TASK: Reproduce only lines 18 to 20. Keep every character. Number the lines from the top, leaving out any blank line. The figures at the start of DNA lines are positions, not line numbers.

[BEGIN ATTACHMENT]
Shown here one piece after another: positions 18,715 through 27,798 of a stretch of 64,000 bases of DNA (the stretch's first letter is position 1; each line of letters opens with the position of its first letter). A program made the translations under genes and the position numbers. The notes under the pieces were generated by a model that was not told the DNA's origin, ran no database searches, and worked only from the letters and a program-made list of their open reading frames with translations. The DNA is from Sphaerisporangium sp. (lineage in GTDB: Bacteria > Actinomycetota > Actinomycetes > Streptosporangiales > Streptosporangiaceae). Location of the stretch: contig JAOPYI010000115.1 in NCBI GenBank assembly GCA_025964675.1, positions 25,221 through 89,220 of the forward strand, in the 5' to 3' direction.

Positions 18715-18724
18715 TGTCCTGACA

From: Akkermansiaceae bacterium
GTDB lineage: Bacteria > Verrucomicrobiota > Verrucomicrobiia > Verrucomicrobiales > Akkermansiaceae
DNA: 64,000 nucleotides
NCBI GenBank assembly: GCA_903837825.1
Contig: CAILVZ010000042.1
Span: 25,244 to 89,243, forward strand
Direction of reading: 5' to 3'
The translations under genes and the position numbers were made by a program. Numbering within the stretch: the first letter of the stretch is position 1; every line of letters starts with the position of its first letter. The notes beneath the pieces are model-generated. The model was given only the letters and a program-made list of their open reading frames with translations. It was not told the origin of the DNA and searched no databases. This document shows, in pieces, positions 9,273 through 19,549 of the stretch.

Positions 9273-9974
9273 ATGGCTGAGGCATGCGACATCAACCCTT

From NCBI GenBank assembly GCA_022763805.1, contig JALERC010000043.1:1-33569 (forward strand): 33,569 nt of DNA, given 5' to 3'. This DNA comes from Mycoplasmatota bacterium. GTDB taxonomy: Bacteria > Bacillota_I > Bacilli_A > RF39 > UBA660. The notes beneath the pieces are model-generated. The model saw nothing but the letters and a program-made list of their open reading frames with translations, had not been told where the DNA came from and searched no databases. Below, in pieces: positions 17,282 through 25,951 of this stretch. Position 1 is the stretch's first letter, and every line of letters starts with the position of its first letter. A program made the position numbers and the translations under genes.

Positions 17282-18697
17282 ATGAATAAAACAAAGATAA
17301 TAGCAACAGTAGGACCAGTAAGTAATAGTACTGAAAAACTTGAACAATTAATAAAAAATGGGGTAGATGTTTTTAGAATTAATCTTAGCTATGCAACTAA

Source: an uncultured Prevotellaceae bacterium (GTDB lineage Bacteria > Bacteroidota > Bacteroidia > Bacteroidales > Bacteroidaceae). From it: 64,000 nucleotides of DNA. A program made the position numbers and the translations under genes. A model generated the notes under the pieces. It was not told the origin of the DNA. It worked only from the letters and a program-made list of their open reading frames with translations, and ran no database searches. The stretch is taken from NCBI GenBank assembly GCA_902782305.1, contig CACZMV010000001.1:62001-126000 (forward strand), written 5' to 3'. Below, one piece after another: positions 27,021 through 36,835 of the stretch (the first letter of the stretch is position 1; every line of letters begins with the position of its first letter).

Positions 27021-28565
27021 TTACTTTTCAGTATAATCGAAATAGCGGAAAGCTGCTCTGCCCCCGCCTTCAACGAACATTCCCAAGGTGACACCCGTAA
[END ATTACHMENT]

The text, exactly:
Source: an uncultured Prevotellaceae bacterium (GTDB lineage Bacteria > Bacteroidota > Bacteroidia > Bacteroidales > Bacteroidaceae). From it: 64,000 nucleotides of DNA. A program made the position numbers and the translations under genes. A model generated the notes under the pieces. It was not told the origin of the DNA. It worked only from the letters and a program-made list of their open reading frames with translations, and ran no database searches. The stretch is taken from NCBI GenBank assembly GCA_902782305.1, contig CACZMV010000001.1:62001-126000 (forward strand), written 5' to 3'. Below, one piece after another: positions 27,021 through 36,835 of the stretch (the first letter of the stretch is position 1; every line of letters begins with the position of its first letter).

Positions 27021-28565
27021 TTACTTTTCAGTATAATCGAAATAGCGGAAAGCTGCTCTGCCCCCGCCTTCAACGAACATTCCCAAGGTGACACCCGTAA